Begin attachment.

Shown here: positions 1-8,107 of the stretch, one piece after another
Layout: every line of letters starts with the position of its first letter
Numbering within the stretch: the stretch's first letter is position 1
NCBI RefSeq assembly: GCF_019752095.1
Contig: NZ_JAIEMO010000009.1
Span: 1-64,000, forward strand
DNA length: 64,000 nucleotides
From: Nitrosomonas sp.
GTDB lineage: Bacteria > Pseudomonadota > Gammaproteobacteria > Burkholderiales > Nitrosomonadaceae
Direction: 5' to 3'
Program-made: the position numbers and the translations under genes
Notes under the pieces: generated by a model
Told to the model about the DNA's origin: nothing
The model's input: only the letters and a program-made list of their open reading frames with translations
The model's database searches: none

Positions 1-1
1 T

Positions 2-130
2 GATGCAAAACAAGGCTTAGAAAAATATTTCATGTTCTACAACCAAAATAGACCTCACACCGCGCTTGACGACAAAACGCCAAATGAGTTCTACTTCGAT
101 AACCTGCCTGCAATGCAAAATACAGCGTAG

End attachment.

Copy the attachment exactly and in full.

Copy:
Shown here: positions 1-8,107 of the stretch, one piece after another
Layout: every line of letters starts with the position of its first letter
Numbering within the stretch: the stretch's first letter is position 1
NCBI RefSeq assembly: GCF_019752095.1
Contig: NZ_JAIEMO010000009.1
Span: 1-64,000, forward strand
DNA length: 64,000 nucleotides
From: Nitrosomonas sp.
GTDB lineage: Bacteria > Pseudomonadota > Gammaproteobacteria > Burkholderiales > Nitrosomonadaceae
Direction: 5' to 3'
Program-made: the position numbers and the translations under genes
Notes under the pieces: generated by a model
Told to the model about the DNA's origin: nothing
The model's input: only the letters and a program-made list of their open reading frames with translations
The model's database searches: none

Positions 1-1
1 T

Positions 2-130
2 GATGCAAAACAAGGCTTAGAAAAATATTTCATGTTCTACAACCAAAATAGACCTCACACCGCGCTTGACGACAAAACGCCAAATGAGTTCTACTTCGAT
101 AACCTGCCTGCAATGCAAAATACAGCGTAG